Presentation on theme: "1 Relationship between collective agreement/arbitration and law."— Presentation transcript:
1 Relationship between collective agreement/arbitration and law
2 Alexander v. Gardner-Denver 416 U.S. 36 (1974) Voluntary filing of a grievance under a CBK alleging discrimination does not foreclose employee from filing suit under Title VII ee must meet jurisdictional requirements –CBA does not waive an employee’s statutory rights –arbitration and EEOC/courts different forums with different authority arb - interpret CBK EEOC - enforce Title VII
3 Waiver of Statutory Rights? MUST an employee use the (grievance and) arbitration procedure? Gilmer v. Interstate/Johnson Lane Corp., Sup. Ct., 500 U.S. 20, 1991 –Nonunion brokerage firm employee who had agreed to arbitrate any employment controversy required to arbitrate age discrimination claim –agreement to arbitrate a waiver of right to sue
4 Waiver of Statutory Rights? (cont.) Wright v. Universal Maritime Service Corp, U.S.Supreme Court, 1998 –Is there a conflict between Gardner-Denver (ee covered by a CBA may go to court on statutory claim regardless of outcome of grievance procedure) Gilmer (ee may waive statutory right to file if ee agrees to submit dispute to arb)
5 Wright (continued) Incorporation of statutory law in CBK does not alter fact that this a statutory claim, not a claim under CBK Presumption of arbitrability only extends to those issues which can be decided better by arbitrators than by courts - issues under CBK, not a federal statute Waiver of statutory rights must be “clear and unmistakable; must be “explicitly stated” in CBK –Court unwilling to infer a Gilmer-like individual waiver of statutory rights from a collective agreement No explicit incorporation in agreement of ADA, as there was with OSHA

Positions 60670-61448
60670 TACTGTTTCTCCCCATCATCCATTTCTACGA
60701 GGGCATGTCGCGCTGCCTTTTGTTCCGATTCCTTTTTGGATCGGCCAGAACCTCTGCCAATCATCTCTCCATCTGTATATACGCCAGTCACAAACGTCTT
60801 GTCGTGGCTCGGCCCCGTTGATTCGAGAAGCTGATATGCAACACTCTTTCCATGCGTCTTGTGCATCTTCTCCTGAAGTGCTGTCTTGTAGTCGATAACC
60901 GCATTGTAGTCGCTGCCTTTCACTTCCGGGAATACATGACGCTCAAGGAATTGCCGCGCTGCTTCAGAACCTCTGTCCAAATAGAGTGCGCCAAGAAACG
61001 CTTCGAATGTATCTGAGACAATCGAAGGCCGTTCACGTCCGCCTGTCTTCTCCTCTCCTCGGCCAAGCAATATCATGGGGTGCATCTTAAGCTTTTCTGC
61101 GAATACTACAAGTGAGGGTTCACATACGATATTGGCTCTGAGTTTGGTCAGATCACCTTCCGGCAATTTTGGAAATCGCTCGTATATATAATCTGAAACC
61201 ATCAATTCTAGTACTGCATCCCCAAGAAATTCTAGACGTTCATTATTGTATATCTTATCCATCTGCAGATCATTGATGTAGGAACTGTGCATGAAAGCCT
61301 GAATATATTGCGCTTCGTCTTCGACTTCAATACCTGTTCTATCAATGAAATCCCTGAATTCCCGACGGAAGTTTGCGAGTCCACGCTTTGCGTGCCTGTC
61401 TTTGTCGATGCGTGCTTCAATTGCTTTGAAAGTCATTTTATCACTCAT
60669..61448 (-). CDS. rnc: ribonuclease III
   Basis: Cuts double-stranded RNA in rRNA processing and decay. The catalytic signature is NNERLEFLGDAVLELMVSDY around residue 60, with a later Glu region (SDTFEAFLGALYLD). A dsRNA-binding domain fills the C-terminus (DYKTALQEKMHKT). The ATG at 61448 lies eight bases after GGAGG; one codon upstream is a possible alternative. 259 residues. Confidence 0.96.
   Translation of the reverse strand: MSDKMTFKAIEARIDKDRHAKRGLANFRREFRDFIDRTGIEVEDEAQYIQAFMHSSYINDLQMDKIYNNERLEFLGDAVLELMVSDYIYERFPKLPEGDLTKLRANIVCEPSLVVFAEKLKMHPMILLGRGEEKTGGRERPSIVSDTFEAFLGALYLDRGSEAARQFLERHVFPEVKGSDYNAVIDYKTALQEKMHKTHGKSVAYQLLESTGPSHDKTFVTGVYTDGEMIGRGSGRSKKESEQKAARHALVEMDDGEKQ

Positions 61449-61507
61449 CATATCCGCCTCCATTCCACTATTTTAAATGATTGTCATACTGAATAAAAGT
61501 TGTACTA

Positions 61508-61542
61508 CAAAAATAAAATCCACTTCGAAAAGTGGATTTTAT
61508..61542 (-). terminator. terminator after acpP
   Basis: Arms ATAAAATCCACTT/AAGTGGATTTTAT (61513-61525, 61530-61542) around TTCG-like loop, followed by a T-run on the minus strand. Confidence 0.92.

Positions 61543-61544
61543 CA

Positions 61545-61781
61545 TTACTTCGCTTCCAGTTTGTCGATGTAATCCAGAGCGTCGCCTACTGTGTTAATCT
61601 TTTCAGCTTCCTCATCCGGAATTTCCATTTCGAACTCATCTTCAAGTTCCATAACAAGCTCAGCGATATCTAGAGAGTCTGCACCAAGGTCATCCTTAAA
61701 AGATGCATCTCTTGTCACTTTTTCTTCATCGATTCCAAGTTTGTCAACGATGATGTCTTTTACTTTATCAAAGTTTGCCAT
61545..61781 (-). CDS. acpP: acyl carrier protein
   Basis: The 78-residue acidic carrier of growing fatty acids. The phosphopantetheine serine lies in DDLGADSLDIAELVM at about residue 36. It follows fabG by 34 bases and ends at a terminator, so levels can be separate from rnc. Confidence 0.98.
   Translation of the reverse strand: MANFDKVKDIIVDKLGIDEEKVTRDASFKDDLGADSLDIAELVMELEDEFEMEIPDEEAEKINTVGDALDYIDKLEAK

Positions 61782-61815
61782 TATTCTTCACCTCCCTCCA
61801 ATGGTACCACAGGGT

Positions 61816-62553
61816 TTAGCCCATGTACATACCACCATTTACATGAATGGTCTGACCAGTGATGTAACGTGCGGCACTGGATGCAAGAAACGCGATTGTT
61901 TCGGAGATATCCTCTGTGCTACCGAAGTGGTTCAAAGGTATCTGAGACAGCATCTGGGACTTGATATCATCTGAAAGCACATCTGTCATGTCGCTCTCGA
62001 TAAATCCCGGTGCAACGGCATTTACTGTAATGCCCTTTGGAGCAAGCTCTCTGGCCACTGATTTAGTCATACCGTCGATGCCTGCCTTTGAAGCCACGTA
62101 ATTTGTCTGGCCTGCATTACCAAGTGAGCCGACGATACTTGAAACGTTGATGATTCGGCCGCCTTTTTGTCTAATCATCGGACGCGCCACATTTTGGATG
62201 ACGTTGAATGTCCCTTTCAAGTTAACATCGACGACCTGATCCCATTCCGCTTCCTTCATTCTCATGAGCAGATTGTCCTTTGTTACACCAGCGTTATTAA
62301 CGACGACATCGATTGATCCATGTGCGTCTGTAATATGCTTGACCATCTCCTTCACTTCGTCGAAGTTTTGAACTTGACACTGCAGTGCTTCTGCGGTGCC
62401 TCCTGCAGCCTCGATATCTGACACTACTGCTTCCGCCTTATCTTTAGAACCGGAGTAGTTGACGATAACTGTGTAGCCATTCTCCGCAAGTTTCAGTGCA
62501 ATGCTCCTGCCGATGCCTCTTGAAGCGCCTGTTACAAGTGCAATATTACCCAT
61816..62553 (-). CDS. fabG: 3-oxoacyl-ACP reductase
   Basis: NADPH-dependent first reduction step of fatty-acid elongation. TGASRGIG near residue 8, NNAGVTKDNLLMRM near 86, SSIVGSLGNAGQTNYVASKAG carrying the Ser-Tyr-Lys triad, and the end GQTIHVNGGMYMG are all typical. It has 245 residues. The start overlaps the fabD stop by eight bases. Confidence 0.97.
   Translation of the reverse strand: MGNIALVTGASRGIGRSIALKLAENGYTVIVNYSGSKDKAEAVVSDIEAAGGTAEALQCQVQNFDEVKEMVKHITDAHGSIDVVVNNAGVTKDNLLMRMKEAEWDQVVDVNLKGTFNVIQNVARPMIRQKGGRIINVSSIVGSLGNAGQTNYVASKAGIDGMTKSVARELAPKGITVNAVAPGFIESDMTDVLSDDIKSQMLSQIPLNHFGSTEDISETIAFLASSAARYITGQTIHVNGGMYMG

Relationship Between External Law and CBA “ The dispute in the present case, however, ultimately concerns not the application or interpretation of any CBA, but the meaning of a federal statute. The cause of action Wright asserts arises not out of contract, but out of the ADA, and is distinct from any right conferred by the collective-bargaining agreement.... To be sure, respondents argue that Wright is not qualified for his position as the CBA requires, but even if that were true he would still (emphasis in original) prevail if the refusal to hire violated the ADA.” 6
14 Penn Plaza LLC v. Pyett, U.S. Supreme Court, 105 FEP Cases 1441, 4/1/09 Employee covered by a collective bargaining agreement that requires all discrimination claims to be submitted to the grievance and arbitration procedure as the sole and exclusive remedy does not have the right to file a federal anti-discrimination claim through EEOC and courts; e.g., the agreement to arbitrate statutory claims is enforceable 7